Now imagine opening your Sunday New York Times Magazine to the crossword and seeing a museum come to life. Here’s a Sunday puzzle from 2009 that celebrated the 50th anniversary of the Solomon R. Guggenheim Museum in New York City:
People who have not yet learned to enjoy The New York Times Crossword tend to believe that it is a stodgy pursuit for older people, but the truth is, there are both modern and retro references in almost every puzzle. So while you might see the words MASHER (slang for a man who makes often unwelcome advances to women) and MOOLA (slang for money), you will also see BAE (slang for a boyfriend or girlfriend) and BROMANCE (slang for a close, platonic friendship between two men).The entries BOULDER DAM, ROCK LOBSTER, PEBBLE BEACH and DUST JACKET all involve some sort of stone — and the size of the stone (BOULDER → ROCK → PEBBLE → DUST) gets smaller as you go from the top of the grid to the bottom. Below is how these answers were clued in this puzzle. The theme clues are pretty straightforward — fittingly for a Monday puzzle — although the clue for DUST JACKET is playing with us. Even so, it’s not that hard, especially if you work the crossings.

Imagine how much that unique facet of language enthralls our puzzle makers and editors. And they use it to their advantage.This might not seem completely fair, but if you’ve been learning the tricks to understanding the clues in the rest of this guide, it’s well within the bounds of fairness. You just have to learn to think like a constructor.
Grid: The diagram of black and white squares that contains the entries. Most daily puzzles are 15 squares by 15 squares and most Sunday puzzles are 21 squares by 21 squares.Let’s look at an example of why it pays to work those crossings. You might not see this in a Monday puzzle, but say the clue is “Black Halloween animal,” and you have confidently written in “CAT.”

Conversely, you can also work your way through an answer that you can’t get completely by solving the crossings. Once you have enough letters filled in, take your best guess based on the pattern of letters you’ve uncovered.But don’t limit yourself. Try to master the skills you need to get started, and then push yourself to go further into the week. That’s where all of that devious, delicious wordplay is tucked into the clues, and where the fun in solving crosswords lies.

Once you’ve learned some of the shorter answers and how they are clued, you can almost be sure you’ll see them again. The brain works in weird and wonderful ways, and when you start solving crosswords consistently, you will feel really good when you can say, “Hey, I know that one!”
When you start a puzzle, get comfortable, pour yourself a glass of your favorite beverage — it’s important to stay hydrated — and then scan the clue list before solving.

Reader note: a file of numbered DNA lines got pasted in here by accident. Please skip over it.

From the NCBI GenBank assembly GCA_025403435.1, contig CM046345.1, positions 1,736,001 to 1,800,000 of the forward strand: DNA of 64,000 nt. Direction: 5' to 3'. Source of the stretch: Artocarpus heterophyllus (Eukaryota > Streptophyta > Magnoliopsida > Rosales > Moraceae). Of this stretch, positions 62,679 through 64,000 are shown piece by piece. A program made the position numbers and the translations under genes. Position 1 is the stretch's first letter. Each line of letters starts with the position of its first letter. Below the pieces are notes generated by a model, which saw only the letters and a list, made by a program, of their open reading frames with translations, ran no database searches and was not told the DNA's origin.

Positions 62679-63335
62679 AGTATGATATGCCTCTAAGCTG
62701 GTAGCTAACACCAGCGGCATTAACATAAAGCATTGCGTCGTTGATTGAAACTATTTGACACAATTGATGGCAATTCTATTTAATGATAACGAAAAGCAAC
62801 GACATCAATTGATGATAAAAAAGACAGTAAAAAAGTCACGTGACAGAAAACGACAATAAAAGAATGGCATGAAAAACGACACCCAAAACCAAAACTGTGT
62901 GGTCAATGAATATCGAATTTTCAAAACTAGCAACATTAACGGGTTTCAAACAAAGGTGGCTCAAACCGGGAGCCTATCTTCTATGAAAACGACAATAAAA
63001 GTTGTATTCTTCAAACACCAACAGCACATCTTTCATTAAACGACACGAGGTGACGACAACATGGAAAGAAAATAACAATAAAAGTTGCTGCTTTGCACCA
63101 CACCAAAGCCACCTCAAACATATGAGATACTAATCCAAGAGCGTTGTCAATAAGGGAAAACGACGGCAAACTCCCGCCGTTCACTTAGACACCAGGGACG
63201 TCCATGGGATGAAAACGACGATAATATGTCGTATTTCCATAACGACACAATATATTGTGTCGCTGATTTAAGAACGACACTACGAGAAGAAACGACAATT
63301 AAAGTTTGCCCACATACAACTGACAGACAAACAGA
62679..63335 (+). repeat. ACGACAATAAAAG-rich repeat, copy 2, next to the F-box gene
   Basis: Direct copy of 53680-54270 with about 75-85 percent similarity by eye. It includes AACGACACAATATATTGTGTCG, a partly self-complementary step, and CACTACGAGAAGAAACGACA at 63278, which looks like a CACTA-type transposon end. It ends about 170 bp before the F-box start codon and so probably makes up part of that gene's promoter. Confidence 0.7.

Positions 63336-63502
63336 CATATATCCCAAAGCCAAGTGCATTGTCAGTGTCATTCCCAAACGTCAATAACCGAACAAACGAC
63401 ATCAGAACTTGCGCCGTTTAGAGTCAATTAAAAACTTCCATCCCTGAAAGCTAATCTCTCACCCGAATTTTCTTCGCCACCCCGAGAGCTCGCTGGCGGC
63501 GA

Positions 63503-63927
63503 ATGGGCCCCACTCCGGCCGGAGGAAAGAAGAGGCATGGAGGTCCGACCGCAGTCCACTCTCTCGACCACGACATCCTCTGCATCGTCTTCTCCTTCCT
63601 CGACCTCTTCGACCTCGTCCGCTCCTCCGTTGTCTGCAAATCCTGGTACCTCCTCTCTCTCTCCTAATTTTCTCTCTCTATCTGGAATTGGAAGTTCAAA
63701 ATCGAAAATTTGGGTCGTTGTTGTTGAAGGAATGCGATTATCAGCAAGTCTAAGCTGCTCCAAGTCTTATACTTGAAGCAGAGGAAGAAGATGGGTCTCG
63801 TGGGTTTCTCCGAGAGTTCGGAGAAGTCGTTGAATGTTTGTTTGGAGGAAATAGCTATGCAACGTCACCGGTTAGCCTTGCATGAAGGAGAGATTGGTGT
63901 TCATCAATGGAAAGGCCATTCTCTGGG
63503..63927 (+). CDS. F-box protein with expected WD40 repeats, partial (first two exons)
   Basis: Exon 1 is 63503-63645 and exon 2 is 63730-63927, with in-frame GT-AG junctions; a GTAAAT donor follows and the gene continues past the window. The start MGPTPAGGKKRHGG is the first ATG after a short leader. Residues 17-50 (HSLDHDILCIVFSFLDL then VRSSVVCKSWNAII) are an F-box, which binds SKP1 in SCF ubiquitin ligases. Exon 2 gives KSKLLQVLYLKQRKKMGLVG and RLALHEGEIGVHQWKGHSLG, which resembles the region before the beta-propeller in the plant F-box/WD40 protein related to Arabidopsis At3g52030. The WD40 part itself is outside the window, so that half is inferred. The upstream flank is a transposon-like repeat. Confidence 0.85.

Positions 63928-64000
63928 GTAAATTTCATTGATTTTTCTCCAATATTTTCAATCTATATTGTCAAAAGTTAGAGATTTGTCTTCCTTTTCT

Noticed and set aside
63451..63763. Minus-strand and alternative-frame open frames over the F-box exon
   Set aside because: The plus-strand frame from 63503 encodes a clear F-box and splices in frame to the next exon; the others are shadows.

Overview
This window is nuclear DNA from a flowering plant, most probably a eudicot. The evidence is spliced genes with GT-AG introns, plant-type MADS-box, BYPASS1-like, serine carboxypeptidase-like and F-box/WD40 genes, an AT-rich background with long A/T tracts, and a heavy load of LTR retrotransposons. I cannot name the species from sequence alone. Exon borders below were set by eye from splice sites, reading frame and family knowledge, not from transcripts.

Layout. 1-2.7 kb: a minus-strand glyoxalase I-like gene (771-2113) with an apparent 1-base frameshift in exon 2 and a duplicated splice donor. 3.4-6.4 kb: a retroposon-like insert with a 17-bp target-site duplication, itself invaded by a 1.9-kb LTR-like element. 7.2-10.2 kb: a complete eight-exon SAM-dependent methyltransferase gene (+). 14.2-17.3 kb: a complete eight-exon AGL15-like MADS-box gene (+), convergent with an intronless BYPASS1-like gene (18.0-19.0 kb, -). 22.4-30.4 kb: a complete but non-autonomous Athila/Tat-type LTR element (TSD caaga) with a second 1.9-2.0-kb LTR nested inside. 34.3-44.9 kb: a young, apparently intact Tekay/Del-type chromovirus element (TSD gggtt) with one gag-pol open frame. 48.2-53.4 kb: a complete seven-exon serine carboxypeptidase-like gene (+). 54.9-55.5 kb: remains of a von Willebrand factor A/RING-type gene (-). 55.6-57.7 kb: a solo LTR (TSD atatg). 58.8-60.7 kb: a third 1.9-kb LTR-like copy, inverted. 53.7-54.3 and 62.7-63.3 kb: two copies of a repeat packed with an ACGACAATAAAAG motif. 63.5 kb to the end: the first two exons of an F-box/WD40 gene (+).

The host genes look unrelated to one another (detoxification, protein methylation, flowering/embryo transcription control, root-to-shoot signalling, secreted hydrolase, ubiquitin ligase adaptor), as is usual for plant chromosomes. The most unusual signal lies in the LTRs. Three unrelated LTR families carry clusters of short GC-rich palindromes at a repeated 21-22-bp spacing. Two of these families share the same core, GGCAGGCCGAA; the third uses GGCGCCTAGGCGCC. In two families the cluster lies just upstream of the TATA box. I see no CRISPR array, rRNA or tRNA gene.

What makes the spring?
Springs occur when water pressure causes a natural flow of groundwater onto the earth’s surface. As rainwater enters or “recharges” the aquifer, pressure is placed on the water already present.
These are the forehead slappers of crossword clues. The puzzle maker and the editor are playing around with words and phrases in a clue like this, so free your mind up and think about other ways the words in the clues might be used. Question everything.

Solvers will often see a “?” in clues that are part of a crossword theme involving wordplay, but any clue involving wordplay could conceivably have a “?” A clue might receive a “?” depending on on how “stretchy” it is — that is, how far a clue is from being factually true. It may also depend on which day of the week the clue appears: Early week puzzles might get a “?” to help you, whereas later week clues might not.
Take the word BOOK, for example. BOOK can be both a noun and a verb, so you may see a noun clue or a verb clue for the word. The answer will be the same, but how you get there will be very different. In this puzzle, the black squares imitate the spiral shape of the halls of the Guggenheim Museum, and works of art that hang in the museum can be found throughout the puzzle by artist name, along with the name of the museum and other bonus theme content. “Grab the low-hanging fruit first. That’s what we call ‘gimmes,’” said Amlen. “Go fill in your ‘gimmes’ because there’s nothing like writing in the grid to really increase your confidence. And if your confidence increases, your abilities sometimes increase along with it.”

What is the most famous crossword puzzles?
The Times Crossword The Times Crossword is the world’s most famous crossword.
“Anything that’s 3 or 4 letters and vowel-heavy is going to be pretty common, so ERIE is a crossword writer’s favorite lake and IOWA and OHIO our favorite states,” he said. “Every grid needs some of these words to keep things together, but we also try to work in snazzier entries as well.”

The New York Times crossword puzzles increase in difficulty as the week goes on, with the hardest puzzle appearing on Saturdays. If you’re just getting started, begin with the easiest ones.
But Deb Amlen, columnist and editor of Wordplay at The New York Times who wrote the official guide to solving The New York Times crossword puzzle, and Matt Gaffney, a professional crossword puzzle constructor who has written over 4,000 puzzles for The New York Times, Wall Street Journal, Washington Post, and others, don’t want you miss out on the fun.“Practice, practice, practice, like everything else,” Gaffney said. “Something like 12% of crosswords are comprised of the 250 most common grid entries, so if you nail those 250 down you’ve got about one eighth of most grids figured out.”